These instruments are not widely available, and NIST is beginning to serve as a clearing house for MTJ testing by offering diagnosis of MTJs of outside groups. The resulting collaborations with small companies, universities, and national labs are allowing NIST to lead the world in non-proprietary MTJ research. The leverage made possible by these collaborations is making the work successful beyond anything that would be possible if NIST were to operate independently in magnetic sensor research.
Magnetic tunnel junction (MTJ) sensors are rapidly becoming the technology of choice for many magnetic sensor applications. They have the advantages of high sensitivity, small size, low cost, and low power consumption. However, so many parameters are involved in the design of today ’s MTJ sensors that the complexity is bewildering. Design optimization is usually based on educated guesses. Moreover, the interaction among parameters is often nonlinear, and this increases the guess work. To improve this situation, we have begun to conduct the research needed to put MTJ sensor technology on a firm scientific foundation.
This year we formulated the master equation (below) that governs the lowest field an MTJ sensor can detect. The equation describes the essential physics of sensor performance, allowing us to vary the parameters that determine how the sensitivity depends on tunneling magnetoresistance (TMR), the size of the sensor, its power consumption, the number of MTJs arranged in a Wheatstone bridge configuration, etc.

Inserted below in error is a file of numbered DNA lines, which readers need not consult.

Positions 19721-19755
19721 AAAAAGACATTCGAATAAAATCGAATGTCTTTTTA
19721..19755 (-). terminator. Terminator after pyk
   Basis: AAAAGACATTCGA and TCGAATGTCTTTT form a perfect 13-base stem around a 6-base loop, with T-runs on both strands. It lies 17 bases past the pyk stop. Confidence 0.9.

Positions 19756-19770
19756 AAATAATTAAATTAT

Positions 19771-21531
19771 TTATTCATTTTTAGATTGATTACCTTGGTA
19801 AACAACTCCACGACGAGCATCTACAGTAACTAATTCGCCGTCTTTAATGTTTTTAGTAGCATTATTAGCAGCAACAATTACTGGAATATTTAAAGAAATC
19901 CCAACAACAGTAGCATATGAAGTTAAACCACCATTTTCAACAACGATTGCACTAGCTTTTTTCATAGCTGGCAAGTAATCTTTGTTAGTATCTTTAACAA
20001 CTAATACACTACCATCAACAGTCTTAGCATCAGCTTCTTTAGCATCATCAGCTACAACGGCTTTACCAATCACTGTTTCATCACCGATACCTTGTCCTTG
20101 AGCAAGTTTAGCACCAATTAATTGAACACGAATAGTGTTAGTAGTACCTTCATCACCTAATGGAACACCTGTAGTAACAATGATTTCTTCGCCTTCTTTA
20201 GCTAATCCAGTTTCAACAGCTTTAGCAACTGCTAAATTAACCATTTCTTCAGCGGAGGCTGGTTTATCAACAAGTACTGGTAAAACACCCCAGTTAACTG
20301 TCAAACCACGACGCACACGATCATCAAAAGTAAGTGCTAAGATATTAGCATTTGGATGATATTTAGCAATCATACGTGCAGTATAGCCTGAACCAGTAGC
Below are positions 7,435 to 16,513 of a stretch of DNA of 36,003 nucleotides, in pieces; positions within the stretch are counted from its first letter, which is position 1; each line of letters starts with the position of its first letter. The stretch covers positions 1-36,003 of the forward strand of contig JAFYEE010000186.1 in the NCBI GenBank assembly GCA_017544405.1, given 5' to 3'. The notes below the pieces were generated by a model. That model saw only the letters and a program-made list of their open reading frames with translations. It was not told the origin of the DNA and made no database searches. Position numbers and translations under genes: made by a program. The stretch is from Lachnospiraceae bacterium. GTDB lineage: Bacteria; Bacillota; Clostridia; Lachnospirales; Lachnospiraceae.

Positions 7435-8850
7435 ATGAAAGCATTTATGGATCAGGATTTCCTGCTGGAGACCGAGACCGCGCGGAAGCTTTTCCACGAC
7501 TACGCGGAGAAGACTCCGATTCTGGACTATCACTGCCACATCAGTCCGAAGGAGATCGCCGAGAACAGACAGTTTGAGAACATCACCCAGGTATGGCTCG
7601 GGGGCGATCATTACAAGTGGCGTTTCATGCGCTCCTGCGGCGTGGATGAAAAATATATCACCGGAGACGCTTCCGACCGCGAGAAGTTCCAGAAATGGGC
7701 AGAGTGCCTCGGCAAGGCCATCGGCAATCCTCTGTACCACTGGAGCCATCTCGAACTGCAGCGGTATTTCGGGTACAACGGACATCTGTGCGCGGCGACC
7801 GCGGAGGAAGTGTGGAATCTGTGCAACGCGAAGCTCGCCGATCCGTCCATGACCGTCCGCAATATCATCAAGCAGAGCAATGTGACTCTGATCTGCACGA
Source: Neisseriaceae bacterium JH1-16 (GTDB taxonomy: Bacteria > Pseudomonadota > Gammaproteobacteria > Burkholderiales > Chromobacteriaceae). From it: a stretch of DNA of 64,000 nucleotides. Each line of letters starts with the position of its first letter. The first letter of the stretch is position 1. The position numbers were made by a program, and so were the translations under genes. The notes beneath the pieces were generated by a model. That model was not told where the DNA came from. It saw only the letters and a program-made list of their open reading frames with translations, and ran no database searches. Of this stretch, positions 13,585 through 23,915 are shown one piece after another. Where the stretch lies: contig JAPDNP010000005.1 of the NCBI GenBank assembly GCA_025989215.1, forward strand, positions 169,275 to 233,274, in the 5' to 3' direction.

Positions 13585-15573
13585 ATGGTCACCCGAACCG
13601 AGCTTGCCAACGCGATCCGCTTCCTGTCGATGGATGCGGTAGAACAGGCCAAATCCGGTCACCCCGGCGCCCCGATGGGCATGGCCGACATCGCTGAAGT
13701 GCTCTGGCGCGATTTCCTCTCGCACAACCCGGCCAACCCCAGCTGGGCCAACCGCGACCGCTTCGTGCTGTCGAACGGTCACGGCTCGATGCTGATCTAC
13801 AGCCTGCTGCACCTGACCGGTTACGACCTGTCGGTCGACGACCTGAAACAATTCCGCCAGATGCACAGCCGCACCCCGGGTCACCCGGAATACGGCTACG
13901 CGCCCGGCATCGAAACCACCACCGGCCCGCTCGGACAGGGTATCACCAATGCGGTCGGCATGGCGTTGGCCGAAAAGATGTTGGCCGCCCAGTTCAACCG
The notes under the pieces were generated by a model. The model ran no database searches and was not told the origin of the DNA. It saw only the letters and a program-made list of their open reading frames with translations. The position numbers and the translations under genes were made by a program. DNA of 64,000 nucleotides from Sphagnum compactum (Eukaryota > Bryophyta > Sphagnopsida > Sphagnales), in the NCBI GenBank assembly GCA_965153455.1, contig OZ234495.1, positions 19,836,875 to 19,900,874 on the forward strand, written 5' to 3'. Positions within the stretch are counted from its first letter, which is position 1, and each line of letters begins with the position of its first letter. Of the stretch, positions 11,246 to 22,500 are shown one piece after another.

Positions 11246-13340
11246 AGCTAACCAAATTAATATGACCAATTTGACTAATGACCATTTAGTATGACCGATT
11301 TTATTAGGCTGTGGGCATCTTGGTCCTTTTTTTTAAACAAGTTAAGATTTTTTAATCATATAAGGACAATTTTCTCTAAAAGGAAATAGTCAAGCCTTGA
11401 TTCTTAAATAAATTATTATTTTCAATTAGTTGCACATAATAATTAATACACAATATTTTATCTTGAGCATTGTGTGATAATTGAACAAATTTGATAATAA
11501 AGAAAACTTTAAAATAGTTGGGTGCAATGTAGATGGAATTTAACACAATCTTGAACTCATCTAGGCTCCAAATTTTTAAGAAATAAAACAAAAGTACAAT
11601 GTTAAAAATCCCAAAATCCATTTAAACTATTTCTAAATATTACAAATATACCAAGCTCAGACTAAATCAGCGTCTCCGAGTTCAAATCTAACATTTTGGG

The smallest magnetic field detectable by a sensor is set by the noise floor. We use a computer program to calculate this floor based on the equation below.
We have tested this approach using existing commercial MTJ sensors and find that it predicts performance very well. In this approach we get values for each of the different terms in the equation so we can see where problems lie and where improvements will help.
As an example, in the figure above, all parameters have been fixed at values we believe are achievable, and the result of varying the TMR is plotted. It is immediately obvious that if we want to achieve picoTesla sensitivity a TMR of ~100% is adequate. Insights like this one are very important because there are expensive R&D efforts underway worldwide to push the TMR to much higher values. The figure above indicates that for picoTesla goals such efforts are a waste of resources.
It may seem surprising, but so far no one else has formulated this equation in its complete form. Current practice is to pick whatever term in the equation is thought to be dominant in a particular sensor and use it for optimization. We have learned that this approach is inadequate. There are too many surprises in the interactions among parameters. Each term in the equation is critical for the global overview of sensor performance necessary for intelligent allocation of research resources for sensor optimization.
Our short term goals are to optimize the materials properties according to priorities set by the model, to integrate our TMR sensors with the Army Research Lab’s MEMS oscillator illustrated at the top of the previous page, and to migrate to a Wheatstone bridge configuration. These goals will lead to the greatest sensitivity possible. Longer term goals are to transfer this technology to our customers, some of whom are listed above.
We have presented this work, as it has been developing, at the Magnetism and Magnetic Materials Conference, the International Conference on Magnetism, and the Military Sensors Symposium.
Start Date:August 10, 2007
Lead Organizational Unit:mml
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